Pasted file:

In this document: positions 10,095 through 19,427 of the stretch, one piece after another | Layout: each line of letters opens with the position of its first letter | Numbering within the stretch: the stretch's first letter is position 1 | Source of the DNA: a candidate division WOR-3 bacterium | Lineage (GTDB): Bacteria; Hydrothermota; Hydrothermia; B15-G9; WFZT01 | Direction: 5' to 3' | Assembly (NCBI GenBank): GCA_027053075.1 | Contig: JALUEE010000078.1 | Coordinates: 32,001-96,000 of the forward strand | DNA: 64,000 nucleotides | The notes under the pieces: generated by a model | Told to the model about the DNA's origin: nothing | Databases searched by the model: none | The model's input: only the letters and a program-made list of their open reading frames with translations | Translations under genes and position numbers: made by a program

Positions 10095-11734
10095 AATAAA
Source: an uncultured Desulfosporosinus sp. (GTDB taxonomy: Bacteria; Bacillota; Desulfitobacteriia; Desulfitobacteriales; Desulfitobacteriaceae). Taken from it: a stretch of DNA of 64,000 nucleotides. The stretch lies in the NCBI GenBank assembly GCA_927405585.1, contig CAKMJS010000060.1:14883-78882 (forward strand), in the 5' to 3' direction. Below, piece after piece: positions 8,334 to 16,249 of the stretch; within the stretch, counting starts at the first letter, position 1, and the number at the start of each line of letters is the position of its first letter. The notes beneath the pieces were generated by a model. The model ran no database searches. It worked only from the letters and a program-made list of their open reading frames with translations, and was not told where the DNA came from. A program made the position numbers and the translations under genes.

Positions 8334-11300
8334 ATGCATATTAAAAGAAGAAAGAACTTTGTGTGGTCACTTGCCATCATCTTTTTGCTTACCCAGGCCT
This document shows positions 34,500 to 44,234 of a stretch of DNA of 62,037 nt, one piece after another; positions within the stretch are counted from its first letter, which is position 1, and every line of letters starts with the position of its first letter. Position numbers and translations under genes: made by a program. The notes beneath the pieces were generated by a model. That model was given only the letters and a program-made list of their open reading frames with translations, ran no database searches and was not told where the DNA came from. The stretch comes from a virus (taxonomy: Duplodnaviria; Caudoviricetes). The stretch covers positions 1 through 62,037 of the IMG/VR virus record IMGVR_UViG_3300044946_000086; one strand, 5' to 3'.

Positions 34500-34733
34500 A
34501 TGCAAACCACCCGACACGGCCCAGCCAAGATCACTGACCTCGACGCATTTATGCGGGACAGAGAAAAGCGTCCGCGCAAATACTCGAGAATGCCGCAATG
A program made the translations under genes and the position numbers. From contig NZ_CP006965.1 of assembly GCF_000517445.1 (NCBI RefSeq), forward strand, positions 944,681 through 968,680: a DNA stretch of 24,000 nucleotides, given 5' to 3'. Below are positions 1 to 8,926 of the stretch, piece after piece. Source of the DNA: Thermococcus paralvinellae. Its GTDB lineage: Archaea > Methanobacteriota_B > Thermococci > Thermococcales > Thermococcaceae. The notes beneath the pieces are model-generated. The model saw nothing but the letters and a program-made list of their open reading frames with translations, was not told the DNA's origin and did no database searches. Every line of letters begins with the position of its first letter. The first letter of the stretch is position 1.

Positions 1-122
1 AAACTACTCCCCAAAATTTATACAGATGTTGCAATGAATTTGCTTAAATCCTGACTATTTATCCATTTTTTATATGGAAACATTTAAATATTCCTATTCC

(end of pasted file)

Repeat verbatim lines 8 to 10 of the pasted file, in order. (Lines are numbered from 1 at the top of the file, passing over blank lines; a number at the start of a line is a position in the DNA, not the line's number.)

Positions 34500-34733
34500 A
34501 TGCAAACCACCCGACACGGCCCAGCCAAGATCACTGACCTCGACGCATTTATGCGGGACAGAGAAAAGCGTCCGCGCAAATACTCGAGAATGCCGCAATG